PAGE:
Why social media matters
Why social media matters
When it comes to financial planning social media, there's no doubting advisers have historically remained hesitant to utilise such channels, citing reputational and compliance risk. The game has now changed and we're seeing a strong reversal of this trend.
Financial services professionals are now realising the huge opportunities on offer via social media channels. It's now clear that the biggest risk for advisers is inaction and a failure to adopt digital engagement.
At the centre of this shift has been compliance departments finally offering better guidance to advisers on the topic of financial planning social media and a realisation by advisers they they need to change the way they engage with clients.
In a world that is becoming increasingly digital, not only financial planners but all businesses are having to reevaluate the way they communicate with clients. While Google still reigns as the king of internet search, there is no denying that people are, in increasing numbers searching social media channels to find businesses, especially Facebook.
This is the first big reason why being on social media makes a huge amount of sense for financial planners - in an increasingly competitive market, making it easy for your clients and prospects to find you is crucial.
Use financial planning social media to connect on a personal level
I can't over emphasise the importance of this - another hugely significant reason why financial planners need to be considering social media is that it allows you to connect with clients on a personal level.
Let's face it, unless you're physically meeting your clients in a more casual setting, there's no other forum where you can connect quite like you can via social media.
These days we're subjected to advertising at every turn, and it's for this reason that people love nothing more than reading material that is genuine and talks to your personal experience. Telling your own good news stories and showing your human side can be incredibly effective.
When we think of striking the perfect balance in financial planning social media, it's important to ensure you're delivering a variety of content through your presence. Content comes in three main forms, being: educational, informational and entertainment.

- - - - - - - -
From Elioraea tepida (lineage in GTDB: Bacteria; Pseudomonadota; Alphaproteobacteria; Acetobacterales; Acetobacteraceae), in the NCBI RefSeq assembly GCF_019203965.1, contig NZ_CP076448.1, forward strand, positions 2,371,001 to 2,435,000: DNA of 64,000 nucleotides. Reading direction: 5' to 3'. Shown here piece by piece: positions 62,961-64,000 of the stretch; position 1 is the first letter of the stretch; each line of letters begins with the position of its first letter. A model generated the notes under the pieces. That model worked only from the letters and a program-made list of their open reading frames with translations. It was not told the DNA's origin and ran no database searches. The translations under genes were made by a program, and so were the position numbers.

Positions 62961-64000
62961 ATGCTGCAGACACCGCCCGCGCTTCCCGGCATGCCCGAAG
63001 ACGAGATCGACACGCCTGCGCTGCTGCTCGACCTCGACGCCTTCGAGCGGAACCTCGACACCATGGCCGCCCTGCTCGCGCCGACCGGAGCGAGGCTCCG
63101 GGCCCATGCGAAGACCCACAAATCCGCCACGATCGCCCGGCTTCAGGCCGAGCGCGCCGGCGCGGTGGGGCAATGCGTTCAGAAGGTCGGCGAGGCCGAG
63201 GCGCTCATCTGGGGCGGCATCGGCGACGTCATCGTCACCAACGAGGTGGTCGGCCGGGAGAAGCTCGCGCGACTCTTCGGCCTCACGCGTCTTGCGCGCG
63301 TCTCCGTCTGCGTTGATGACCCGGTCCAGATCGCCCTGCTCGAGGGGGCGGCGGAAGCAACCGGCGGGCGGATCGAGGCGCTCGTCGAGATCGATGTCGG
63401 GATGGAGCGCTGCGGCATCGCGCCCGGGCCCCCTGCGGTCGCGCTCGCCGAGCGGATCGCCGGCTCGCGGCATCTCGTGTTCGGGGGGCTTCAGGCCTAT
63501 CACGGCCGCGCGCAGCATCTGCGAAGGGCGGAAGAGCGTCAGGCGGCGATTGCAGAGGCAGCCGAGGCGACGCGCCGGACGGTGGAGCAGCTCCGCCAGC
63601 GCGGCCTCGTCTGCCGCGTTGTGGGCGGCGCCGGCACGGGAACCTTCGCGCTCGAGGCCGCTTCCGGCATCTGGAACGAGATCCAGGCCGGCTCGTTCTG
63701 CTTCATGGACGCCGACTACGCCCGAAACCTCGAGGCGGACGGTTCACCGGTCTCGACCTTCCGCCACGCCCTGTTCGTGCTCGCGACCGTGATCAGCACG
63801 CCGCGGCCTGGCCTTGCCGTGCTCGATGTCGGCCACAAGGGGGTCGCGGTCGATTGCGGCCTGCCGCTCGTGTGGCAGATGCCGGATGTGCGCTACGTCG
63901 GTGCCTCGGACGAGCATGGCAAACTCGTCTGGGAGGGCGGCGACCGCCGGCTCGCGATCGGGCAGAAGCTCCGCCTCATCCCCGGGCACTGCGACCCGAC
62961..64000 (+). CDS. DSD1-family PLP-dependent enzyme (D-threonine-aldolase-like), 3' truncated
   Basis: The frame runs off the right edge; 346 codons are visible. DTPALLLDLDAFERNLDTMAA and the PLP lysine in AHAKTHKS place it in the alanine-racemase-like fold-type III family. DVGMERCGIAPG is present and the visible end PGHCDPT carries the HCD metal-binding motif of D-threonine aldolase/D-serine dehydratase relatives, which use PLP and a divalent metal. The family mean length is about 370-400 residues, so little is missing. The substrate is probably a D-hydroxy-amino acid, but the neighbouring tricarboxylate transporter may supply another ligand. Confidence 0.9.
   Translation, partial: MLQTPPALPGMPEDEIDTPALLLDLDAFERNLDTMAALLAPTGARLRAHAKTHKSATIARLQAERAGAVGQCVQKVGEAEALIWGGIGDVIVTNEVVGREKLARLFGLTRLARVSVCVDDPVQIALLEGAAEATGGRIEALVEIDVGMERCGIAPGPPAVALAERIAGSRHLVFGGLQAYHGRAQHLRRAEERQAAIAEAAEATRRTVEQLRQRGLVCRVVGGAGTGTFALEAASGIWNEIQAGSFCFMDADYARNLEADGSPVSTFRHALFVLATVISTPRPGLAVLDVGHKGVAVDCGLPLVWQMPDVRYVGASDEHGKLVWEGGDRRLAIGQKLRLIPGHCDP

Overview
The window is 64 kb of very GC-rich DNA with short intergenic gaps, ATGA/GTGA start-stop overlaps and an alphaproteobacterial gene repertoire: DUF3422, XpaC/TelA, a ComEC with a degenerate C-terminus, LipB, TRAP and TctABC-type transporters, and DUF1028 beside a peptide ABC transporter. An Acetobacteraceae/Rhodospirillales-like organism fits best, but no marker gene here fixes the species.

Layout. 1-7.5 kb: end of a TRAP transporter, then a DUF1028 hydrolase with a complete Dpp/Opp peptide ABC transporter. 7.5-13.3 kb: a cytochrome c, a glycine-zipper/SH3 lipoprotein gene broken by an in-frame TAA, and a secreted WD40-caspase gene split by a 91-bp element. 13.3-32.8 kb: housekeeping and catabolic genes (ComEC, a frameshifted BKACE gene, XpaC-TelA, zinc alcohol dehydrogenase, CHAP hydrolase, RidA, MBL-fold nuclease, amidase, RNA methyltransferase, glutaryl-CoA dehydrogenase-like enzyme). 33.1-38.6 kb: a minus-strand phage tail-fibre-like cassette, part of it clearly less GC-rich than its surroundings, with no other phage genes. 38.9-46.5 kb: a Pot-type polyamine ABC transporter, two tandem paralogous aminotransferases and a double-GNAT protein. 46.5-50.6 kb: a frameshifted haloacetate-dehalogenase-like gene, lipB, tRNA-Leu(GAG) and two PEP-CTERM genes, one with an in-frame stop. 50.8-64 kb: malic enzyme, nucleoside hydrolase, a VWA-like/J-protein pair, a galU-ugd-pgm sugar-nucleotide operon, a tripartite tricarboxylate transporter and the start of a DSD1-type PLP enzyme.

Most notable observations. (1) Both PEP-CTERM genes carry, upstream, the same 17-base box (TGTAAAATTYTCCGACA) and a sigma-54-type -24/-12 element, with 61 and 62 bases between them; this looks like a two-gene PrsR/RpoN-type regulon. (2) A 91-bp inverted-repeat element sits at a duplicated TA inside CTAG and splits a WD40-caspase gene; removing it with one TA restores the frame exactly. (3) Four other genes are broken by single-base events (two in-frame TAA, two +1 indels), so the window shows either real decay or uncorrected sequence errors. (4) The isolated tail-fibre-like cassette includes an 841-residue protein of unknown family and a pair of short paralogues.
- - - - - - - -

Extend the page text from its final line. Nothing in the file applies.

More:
If you can cover off on all three of these, then you'll be well on your way to keeping your narrative refreshing - variety is key.
If you ever find yourself short of content, don't worry, this is completely normal and we've all been there! Most importantly, keep in mind that it's important to stay relevant to what you are offering. If you are going to post, just make sure the content will add value.
If users find the content useful, then they're more inclined to share what you have to say, this is the holy grail. A great post on social media can last forever and that is amazingly valuable for your end result.
New age marketing and scalability
The ability to scale is undoubtedly one of the most powerful aspects to social media. While many of my financial planner friends these days continue to send out their 'monthly email' to clients, it's my belief that clients seldom devote the time to read these in full.
We only have to look at our own email to know that inboxes these days are clogged with marketing material, making the process of checking emails almost painful.
I also find it a shame to think that such high quality content is being written but not necessarily read.
Don't we want clients to be excited at the opportunity of periodically reading our content? This is where I would argue that social media has a way of engaging clients more effectively than email. I'm certainly not saying that email marketing is a thing of the past.
What I am saying though is that advisers need to start thinking seriously about how they choose to market and engage. I believe there is significant uplift in engagement to be had via financial planning social media.
On another note, how much time will you spend to reach 10 prospective customers by phone? Perhaps an hour or more? Consider the number of prospective customers you can reach through social media in an hour — it's very much scalable.
Tom Loneragan is the founder and director of Latch Consulting.
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